Tag Archives: Science Fiction

Review: The Institute

The Institute

The Institute
By Stephen King
Scribner, 9781982110567,  September 2019, 576pp.

The Short of It:

Not what I expected.

The Rest of It:

When it comes to King, it’s obvious to me and has been for decades, that he enjoys the storytelling process. I imagine him at his computer, wringing his hands and laughing maniacally over the words spooling out of his head and I am here for it.

But…

Something happened with The Institute. Two thirds of the book was lackluster. The setup? Long. The characters? Somewhat likable. The story?  Unbelievable.  But I am a Constant Reader and a huge fan of his regardless so I will stick to the positives.

Luke Ellis, 10,  is kidnapped from the safety of his home and taken in an SUV to a place called, The Institute. There, kids are placed in rooms that look very much like home, but they are not home and in fact, being experimented on. These kids have powers, specifically telekinesis and telepathy but all to varying degrees. They are poked and prodded and injected with unknown substances to bring on the dots which represents their powers in action.

Luke befriends a group of kids, some older, some younger and together they attempt to figure out what is going on. Why are they there? What do the tests mean? What will happen to them in the end?

The Institute has some classic King elements but is definitely not horror. Not even close. I wouldn’t say it’s a thriller either. Although the last few chapters were nail biters the majority of the book hummed along and settled into the Sci-Fi category. A rather sleepy take on Sci-Fi, if that.

I enjoyed The Institute but it lacked that snappy King vibe that his most beloved books possess. Usually with King, the interactions between the kids are golden. I mean, think back to IT and how tight that circle was. That tightness was missing with Luke and his gang although there were hints of it when it came to The Institute’s youngest occupant, Avery. Overall, lukewarm.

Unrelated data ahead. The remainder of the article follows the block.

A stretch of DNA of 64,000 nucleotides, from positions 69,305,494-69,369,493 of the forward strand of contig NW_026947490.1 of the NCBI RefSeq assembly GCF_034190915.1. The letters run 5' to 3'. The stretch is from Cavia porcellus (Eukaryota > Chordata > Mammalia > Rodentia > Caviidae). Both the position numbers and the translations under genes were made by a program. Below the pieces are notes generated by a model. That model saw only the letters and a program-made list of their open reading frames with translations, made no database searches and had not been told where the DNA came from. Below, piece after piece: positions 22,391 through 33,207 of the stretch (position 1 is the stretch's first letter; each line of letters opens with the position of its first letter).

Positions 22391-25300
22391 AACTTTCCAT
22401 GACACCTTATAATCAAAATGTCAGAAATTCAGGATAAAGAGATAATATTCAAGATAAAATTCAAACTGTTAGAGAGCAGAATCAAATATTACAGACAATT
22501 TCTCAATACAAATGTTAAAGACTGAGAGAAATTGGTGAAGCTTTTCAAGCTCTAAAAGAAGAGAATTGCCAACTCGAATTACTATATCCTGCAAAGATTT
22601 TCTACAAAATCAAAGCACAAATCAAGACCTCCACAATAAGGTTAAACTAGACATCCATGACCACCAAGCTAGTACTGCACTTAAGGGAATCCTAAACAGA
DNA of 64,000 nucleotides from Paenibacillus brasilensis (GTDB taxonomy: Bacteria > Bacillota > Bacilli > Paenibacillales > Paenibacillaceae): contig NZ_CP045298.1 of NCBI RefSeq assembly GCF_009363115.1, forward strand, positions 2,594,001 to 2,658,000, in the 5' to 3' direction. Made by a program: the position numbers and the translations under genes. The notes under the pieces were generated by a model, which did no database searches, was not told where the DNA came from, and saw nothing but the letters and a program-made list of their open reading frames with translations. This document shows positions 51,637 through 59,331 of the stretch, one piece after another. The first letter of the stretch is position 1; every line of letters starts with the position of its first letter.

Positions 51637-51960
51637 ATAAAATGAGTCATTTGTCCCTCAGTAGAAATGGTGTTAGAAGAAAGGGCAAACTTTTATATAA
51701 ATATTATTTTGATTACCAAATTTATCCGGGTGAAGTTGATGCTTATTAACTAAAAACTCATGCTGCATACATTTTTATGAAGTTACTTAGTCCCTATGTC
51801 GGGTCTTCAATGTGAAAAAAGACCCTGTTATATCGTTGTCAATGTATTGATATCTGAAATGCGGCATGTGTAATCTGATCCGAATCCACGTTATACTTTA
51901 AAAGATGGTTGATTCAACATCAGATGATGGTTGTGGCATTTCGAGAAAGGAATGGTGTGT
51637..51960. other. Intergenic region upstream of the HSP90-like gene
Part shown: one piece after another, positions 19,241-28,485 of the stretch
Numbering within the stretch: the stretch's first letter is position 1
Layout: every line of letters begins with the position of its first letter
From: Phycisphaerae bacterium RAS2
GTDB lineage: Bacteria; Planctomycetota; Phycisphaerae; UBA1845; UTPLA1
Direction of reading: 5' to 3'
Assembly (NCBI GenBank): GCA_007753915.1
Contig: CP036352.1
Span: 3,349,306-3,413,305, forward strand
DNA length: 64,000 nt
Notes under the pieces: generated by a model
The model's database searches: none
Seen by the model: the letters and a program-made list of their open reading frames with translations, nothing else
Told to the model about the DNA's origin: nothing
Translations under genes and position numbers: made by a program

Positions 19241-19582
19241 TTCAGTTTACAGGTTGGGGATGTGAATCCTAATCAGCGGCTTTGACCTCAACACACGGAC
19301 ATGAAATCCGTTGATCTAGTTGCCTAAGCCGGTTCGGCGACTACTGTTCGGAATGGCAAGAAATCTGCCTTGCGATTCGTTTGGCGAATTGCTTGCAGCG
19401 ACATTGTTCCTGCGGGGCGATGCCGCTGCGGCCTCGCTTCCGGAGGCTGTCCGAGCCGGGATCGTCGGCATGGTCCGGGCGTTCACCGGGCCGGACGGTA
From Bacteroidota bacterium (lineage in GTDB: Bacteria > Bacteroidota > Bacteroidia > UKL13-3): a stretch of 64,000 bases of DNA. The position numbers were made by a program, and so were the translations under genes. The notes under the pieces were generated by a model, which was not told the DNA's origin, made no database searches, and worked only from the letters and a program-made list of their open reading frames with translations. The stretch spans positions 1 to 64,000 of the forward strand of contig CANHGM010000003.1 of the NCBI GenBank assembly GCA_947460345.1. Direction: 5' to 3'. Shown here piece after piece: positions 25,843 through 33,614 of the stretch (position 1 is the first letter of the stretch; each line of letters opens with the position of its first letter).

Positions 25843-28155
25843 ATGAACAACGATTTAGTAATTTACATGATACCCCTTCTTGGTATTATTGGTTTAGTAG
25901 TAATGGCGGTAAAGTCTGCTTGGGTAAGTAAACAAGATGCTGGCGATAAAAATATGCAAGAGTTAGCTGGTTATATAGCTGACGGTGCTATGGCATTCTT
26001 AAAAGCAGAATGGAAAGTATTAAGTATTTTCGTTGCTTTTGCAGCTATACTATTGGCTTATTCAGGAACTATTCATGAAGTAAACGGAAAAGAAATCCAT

I know many who read it when it first came out and loved it. It took me longer to get to than I wanted but now that I’ve read it I feel like maybe the lack of buzz while reading it might have affected my overall impression.

If you love King and have not read it yet, I would still recommend that you do because Constant Readers read it all. Right?

Source: Borrowed
Disclosure: This post contains Indiebound affiliate links.

Review: The Lathe of Heaven

The Lathe of Heaven

The Lathe of Heaven
By Ursula K. Le Guin
Scribner Book Company, 9781416556961,  May 2008, 184pp.

The Short of It:

Even though this book was originally published in 1971, it still possesses a futuristic feel.

The Rest of It:

In a future world racked by violence and environmental catastrophes, George Orr wakes up one day to discover that his dreams have the ability to alter reality. He seeks help from Dr. William Haber, a psychiatrist who immediately grasps the power George wields. Soon George must preserve reality itself as Dr. Haber becomes adept at manipulating George’s dreams for his own purposes. — From the publisher.

This was a fascinating read even though I’m pretty sure some of it went right over my head. For a short book, it certainly packs a punch and gets right into George’s head. His dreams have the power to change reality, which is why he so desperately wants to stop dreaming, but once Dr. Haber realizes what’s in front of him he takes advantage of the situation. He implants dream “suggestions”  into George’s mind but to George, everything is very literal so the end result is not always what the doctor had in mind.

People die or cease to exist. They come back. Aliens can’t communicate. Then they can, but only after they become turtles. Check out that cover. Turtles!

This is a crazy book but I could easily read it again because there’s so much I missed the first time around. The book club I belong to discussed it last week and it was a good discussion. Apparently, it was also made into a movie. Has anyone read the book or seen the movie?

Source: Borrowed
Disclosure: This post contains Indiebound affiliate links.